Rants & Raves

You are not your job: reflections on Fight Club, purpose, and self-worth.

Chuck Palahniuk was right.

“You are not your job, you’re not how much money you have in the bank. You are not the car you drive. You’re not the contents of your wallet. You are not your fucking khakis…”

People don’t have a hard time accepting the basic truth of this statement (from Fight Club), but they have a hell of a hard time practicing it.

I first noticed this when I got a tattoo. The words people said to me were nice enough, but behind a lot of them was a hidden scoff—a “I can’t believe he did that.”

The same thing happened when I got my ears pierced, and it’ll happen again when I get my next tattoo—one that will be visible anytime I wear short sleeves. Indeed for some—particularly those who are older and richer—it’ll be a scandal.

But the basic truth is that these are merely symbolic changes. The basic core of who I am, my mind, body, and spirit: these things did not change. Yes, I’ve evolved. Yes, I’ve gone through a period of change. And yes, I will continue to change and grow. But the fact I’ve chosen to get tattoos and wear earrings didn’t change who I am.

So why did I get them? They’re signals. Visual cues that are necessary to communicate to people that no, I will not fit into you neat little fucking box—that I refuse to play the game that’s been rigged to enslave me to a life of servitude, whether that be to a job or a wife or a life spent pursuing material wealth.

I get why people do all that. It’s all they know. It’s the pattern that’s been laid at their feet and they’ve followed it, receiving the praise that comes when one fits into the broad societal expectations we’re all keenly aware of even if we rarely speak of them. And many of them will be perfectly happy to live this sort of life: accumulating wealth, suppressing what unfulfilled desires they have—whatever meaning they lose in the process—with vacations, meals at fancy restaurants, shopping sprees at Nordstrom’s, social media accounts rife with smiling photos and seemingly happy people.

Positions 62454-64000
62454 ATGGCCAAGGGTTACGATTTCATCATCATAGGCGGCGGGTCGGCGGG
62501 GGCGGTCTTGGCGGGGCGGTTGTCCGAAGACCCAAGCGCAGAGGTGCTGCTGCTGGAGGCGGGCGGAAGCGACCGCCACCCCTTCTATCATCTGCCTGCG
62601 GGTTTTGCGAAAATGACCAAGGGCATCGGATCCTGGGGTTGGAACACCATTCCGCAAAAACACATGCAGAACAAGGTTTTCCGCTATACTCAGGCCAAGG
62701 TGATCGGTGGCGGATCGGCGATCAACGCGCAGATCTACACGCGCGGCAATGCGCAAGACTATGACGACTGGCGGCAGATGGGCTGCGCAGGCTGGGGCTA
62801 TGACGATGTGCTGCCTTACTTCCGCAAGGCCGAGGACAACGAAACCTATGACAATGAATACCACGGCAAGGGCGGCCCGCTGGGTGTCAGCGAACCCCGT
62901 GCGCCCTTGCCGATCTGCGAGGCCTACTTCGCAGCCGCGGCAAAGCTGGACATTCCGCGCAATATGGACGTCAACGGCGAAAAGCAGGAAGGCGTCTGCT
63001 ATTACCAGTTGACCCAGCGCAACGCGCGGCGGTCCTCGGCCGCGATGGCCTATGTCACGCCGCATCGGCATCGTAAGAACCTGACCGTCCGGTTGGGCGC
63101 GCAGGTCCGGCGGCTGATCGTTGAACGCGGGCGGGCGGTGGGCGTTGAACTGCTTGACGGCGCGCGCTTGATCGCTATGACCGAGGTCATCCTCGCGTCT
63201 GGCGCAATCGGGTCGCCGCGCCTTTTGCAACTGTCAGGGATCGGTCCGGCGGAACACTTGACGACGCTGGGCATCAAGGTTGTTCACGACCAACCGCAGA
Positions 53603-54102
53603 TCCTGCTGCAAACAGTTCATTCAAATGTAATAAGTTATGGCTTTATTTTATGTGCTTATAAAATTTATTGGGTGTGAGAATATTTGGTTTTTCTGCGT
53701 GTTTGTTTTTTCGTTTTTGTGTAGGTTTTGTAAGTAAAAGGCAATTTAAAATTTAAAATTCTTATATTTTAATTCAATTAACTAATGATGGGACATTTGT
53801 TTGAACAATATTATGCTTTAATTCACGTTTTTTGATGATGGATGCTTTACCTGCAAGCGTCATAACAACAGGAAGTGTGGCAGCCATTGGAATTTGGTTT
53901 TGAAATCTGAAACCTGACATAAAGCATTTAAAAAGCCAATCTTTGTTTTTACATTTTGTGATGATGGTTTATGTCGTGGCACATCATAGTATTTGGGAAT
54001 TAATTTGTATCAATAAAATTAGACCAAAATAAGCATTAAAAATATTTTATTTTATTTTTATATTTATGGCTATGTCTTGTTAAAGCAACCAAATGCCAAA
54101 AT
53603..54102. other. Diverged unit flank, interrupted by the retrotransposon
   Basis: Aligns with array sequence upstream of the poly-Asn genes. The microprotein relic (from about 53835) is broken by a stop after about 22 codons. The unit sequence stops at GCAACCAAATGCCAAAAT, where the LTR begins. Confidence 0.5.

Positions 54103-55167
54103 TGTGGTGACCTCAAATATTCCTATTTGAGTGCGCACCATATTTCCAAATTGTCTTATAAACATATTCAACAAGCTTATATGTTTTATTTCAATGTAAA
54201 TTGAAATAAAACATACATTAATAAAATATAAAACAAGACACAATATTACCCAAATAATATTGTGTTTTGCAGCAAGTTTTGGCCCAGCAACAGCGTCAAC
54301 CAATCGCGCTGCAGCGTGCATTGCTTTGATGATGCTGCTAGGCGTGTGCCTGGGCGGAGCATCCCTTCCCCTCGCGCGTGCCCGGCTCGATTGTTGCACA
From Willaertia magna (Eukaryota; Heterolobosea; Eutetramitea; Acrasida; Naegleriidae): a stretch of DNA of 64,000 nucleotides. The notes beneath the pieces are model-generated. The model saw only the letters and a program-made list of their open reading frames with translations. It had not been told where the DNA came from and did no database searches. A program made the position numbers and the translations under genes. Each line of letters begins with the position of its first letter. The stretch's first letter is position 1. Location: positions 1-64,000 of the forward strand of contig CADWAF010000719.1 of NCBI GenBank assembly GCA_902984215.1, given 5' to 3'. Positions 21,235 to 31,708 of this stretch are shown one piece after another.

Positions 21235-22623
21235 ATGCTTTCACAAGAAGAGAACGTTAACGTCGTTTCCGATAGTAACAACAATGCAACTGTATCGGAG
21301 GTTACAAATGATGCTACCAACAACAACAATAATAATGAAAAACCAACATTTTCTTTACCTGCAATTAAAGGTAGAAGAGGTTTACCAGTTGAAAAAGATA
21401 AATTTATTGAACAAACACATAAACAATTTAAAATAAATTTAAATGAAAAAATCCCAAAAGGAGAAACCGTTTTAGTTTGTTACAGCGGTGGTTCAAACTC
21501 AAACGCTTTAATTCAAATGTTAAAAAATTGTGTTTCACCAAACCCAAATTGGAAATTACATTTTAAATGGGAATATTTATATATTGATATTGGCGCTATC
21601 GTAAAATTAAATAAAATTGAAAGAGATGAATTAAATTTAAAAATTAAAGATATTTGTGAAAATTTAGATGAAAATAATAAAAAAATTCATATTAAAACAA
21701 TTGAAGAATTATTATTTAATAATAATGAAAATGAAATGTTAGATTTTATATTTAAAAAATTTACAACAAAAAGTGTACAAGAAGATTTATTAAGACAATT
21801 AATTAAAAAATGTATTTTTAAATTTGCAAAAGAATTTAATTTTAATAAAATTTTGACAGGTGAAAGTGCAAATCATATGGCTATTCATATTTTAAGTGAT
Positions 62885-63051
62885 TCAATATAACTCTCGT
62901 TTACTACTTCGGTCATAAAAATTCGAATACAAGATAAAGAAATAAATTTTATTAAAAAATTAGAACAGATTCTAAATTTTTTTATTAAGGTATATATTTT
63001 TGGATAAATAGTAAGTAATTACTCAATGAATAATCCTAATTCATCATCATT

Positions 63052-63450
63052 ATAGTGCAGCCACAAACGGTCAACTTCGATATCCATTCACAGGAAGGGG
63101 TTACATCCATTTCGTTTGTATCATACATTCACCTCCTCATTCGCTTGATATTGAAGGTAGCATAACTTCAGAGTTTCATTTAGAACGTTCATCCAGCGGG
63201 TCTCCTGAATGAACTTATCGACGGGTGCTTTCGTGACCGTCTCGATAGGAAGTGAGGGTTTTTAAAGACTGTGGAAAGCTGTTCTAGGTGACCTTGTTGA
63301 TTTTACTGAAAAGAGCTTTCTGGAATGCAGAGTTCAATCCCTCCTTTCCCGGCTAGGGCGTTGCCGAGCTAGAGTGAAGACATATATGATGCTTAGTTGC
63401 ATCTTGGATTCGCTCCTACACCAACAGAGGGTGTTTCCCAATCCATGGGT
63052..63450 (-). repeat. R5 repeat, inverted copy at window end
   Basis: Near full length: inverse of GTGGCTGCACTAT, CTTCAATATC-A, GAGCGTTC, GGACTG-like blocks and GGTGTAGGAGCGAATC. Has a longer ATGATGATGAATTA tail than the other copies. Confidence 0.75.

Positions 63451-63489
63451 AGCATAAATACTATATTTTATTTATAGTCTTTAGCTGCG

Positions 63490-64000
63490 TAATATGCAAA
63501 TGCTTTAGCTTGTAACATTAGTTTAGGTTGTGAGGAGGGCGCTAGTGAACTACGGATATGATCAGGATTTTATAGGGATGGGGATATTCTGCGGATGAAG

And that’s fine. If that’s what truly makes you happy, then do it. You do you.

But from what I’ve seen of life, this will not make most people happy. It certainly didn’t make me happy when I was on that path: marriage, kids, Sunday dinners with the in-laws, tropical vacations.

It’s not that any of it’s wrong in and of itself, but that without something larger, there’s an emptiness that’s inescapable. Like: really? Is this how I want to spend my life? Indulging in surface level pleasures between the lines society says I have to stay inside of in order to receive approval?

Fuck that.

I’d rather be poor and possess a resilient spirit. I’d rather experience life on the margins, meet people who have unique, beautiful souls, be the oldest person in the bar singing karaoke, have the discipline to master my own body, the presence to allow my confidence to electrify an infectious, 50 yard radius—to know without the slightest doubt that I have helped other people, that my shine made someone happy, that I taught people all I could and learned something new and valuable every single day.

But none of that is possible if I allow my mind to get trapped in what is and is not socially acceptable. None of it matters if my primary measure of self worth is a house in the fucking suburbs and a nice car I can park in the garage.

I’ve finally come to understand that comfort is not the same as freedom, and that the former comes at the latter’s expense. And I will not allow limitations—whether my own or others—to get in the way of embracing that truth.

I’m not saying we should live reckless, ill-advised, careless lives. Precisely the opposite. I’m saying we should live lives of meaning and purpose—and that is not achieved through accumulating wealth in order to buy comfort.

Hell, I’d love to be rich—I hope my books fucking blow up and everyone reads them and I make a bunch of money. But I write them because I love telling stories—because I’m trying to say something worthwhile about life and humanity. And if I ever get rich that’s great because then I can use that money to make the world a better place, start non-profits, build sustainable houses, travel the world with my son or friends or a powerful, beautiful woman who has yet to be named. (Annie?)

But if it never happens, that’s OK too—because my self worth isn’t tied to what I own.

It’s tied to who I am.


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